Effective treatments for patients with severe COVID-19 are needed. To evaluate the efficacy of canakinumab, an anti-interleukin-1β antibody, in patients hospitalized with severe COVID-19. This randomized, double-blind, placebo-controlled phase 3 trial was conducted at 39 hospitals in Europe and the United States. A total of 454 hospitalized patients with COVID-19 pneumonia, hypoxia (not requiring invasive mechanical ventilation [IMV]), and systemic hyperinflammation defined by increased blood concentrations of C-reactive protein or ferritin were enrolled between April 30 and August 17, 2020, with the last assessment of the primary end point on September 22, 2020. Patients were randomly assigned 1:1 to receive a single intravenous infusion of canakinumab (450 mg for body weight of 40-<60 kg, 600 mg for 60-80 kg, and 750 mg for >80 kg; n = 227) or placebo (n = 227). The primary outcome was survival without IMV from day 3 to day 29. Secondary outcomes were COVID-19-related mortality, measurements of biomarkers of systemic hyperinflammation, and safety evaluations. Among 454 patients who were randomized (median age, 59 years; 187 women [41.2%]), 417 (91.9%) completed day 29 of the trial. Between days 3 and 29, 198 of 223 patients (88.8%) survived without requiring IMV in the canakinumab group and 191 of 223 (85.7%) in the placebo group, with a rate difference of 3.1% (95% CI, -3.1% to 9.3%) and an odds ratio of 1.39 (95% CI, 0.76 to 2.54; P = .29). COVID-19-related mortality occurred in 11 of 223 patients (4.9%) in the canakinumab group vs 16 of 222 (7.2%) in the placebo group, with a rate difference of -2.3% (95% CI, -6.7% to 2.2%) and an odds ratio of 0.67 (95% CI, 0.30 to 1.50). Serious adverse events were observed in 36 of 225 patients (16%) treated with canakinumab vs 46 of 223 (20.6%) who received placebo. Among patients hospitalized with severe COVID-19, treatment with canakinumab, compared with placebo, did not significantly increase the likelihood of survival without IMV at day 29. ClinicalTrials.gov Identifier: NCT04362813.

Twitter Demographics

The data shown below were collected from the profiles of 115 tweeters who shared this research output. Click here to find out more about how the information was compiled.

Mendeley readers

The data shown below were compiled from readership statistics for 53 Mendeley readers of this research output. Click here to see the associated Mendeley record.

Geographical breakdown

Country Count As %
Unknown 53 100%

Demographic breakdown

Readers by professional status Count As %
Student > Master 7 13%
Student > Ph. D. Student 6 11%
Other 6 11%
Researcher 6 11%
Unspecified 3 6%
Other 12 23%
Unknown 13 25%
Readers by discipline Count As %
Medicine and Dentistry 16 30%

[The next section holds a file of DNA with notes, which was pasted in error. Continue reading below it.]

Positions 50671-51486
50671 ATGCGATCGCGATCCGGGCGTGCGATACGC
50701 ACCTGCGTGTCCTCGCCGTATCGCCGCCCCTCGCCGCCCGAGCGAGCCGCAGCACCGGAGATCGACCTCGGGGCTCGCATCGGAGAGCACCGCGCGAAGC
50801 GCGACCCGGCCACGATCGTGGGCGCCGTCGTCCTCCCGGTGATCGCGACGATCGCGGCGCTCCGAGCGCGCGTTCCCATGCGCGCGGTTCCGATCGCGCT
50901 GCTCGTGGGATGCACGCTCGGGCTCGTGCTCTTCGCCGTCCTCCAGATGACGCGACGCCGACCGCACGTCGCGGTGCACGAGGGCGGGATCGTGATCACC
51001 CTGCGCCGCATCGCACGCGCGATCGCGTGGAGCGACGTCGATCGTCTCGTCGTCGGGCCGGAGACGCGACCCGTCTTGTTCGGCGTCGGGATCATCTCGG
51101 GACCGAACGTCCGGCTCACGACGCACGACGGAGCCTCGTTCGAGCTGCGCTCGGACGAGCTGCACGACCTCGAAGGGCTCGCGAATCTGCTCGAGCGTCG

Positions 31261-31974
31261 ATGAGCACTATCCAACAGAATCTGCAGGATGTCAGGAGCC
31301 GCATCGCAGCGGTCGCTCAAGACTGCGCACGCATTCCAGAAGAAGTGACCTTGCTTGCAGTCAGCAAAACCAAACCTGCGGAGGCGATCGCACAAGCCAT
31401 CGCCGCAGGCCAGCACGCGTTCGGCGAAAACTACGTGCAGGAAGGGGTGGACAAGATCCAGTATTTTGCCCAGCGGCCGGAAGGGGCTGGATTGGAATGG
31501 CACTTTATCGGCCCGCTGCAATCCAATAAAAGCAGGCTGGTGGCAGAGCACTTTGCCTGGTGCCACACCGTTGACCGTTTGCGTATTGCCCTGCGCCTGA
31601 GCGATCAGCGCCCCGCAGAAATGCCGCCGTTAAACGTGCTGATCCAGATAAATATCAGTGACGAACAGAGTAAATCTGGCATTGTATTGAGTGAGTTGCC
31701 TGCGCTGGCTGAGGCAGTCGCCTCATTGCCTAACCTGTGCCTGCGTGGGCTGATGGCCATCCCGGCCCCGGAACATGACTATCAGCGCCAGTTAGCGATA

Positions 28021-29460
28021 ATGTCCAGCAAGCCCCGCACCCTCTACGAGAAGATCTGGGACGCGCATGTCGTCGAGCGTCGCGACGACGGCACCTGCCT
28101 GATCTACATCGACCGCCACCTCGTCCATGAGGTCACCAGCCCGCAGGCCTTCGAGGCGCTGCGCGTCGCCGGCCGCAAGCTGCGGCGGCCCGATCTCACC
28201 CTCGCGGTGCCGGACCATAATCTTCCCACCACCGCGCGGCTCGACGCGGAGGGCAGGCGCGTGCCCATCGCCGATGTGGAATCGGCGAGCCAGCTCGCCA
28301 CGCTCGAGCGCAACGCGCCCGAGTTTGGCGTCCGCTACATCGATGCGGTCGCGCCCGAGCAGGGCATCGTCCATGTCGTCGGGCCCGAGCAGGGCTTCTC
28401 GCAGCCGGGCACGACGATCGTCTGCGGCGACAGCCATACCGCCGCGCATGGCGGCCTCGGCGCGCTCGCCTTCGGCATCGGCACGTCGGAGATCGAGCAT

Immunology and Microbiology 4 8%
Nursing and Health Professions 4 8%
Agricultural and Biological Sciences 3 6%
Biochemistry, Genetics and Molecular Biology 3 6%
Other 7 13%
Unknown 16 30%

Attention Score in Context

This research output has an Altmetric Attention Score of 157. This is our high-level measure of the quality and quantity of online attention that it has received. This Attention Score, as well as the ranking and number of research outputs shown below, was calculated when the research output was last mentioned on 05 November 2021.
All research outputs
#169,157
of 19,557,897 outputs
Outputs from JAMA: Journal of the American Medical Association
#2,693
of 30,638 outputs
Outputs of similar age
#5,026
of 339,413 outputs
Outputs of similar age from JAMA: Journal of the American Medical Association
#51
of 276 outputs
Altmetric has tracked 19,557,897 research outputs across all sources so far. Compared to these this one has done particularly well and is in the 99th percentile: it's in the top 5% of all research outputs ever tracked by Altmetric.
So far Altmetric has tracked 30,638 research outputs from this source. They typically receive a lot more attention than average, with a mean Attention Score of 68.5. This one has done particularly well, scoring higher than 91% of its peers.
Older research outputs will score higher simply because they've had more time to accumulate mentions. To account for age we can compare this Altmetric Attention Score to the 339,413 tracked outputs that were published within six weeks on either side of this one in any source. This one has done particularly well, scoring higher than 98% of its contemporaries.
We're also able to compare this research output to 276 others from the same source and published within six weeks on either side of this one. This one has done well, scoring higher than 81% of its contemporaries.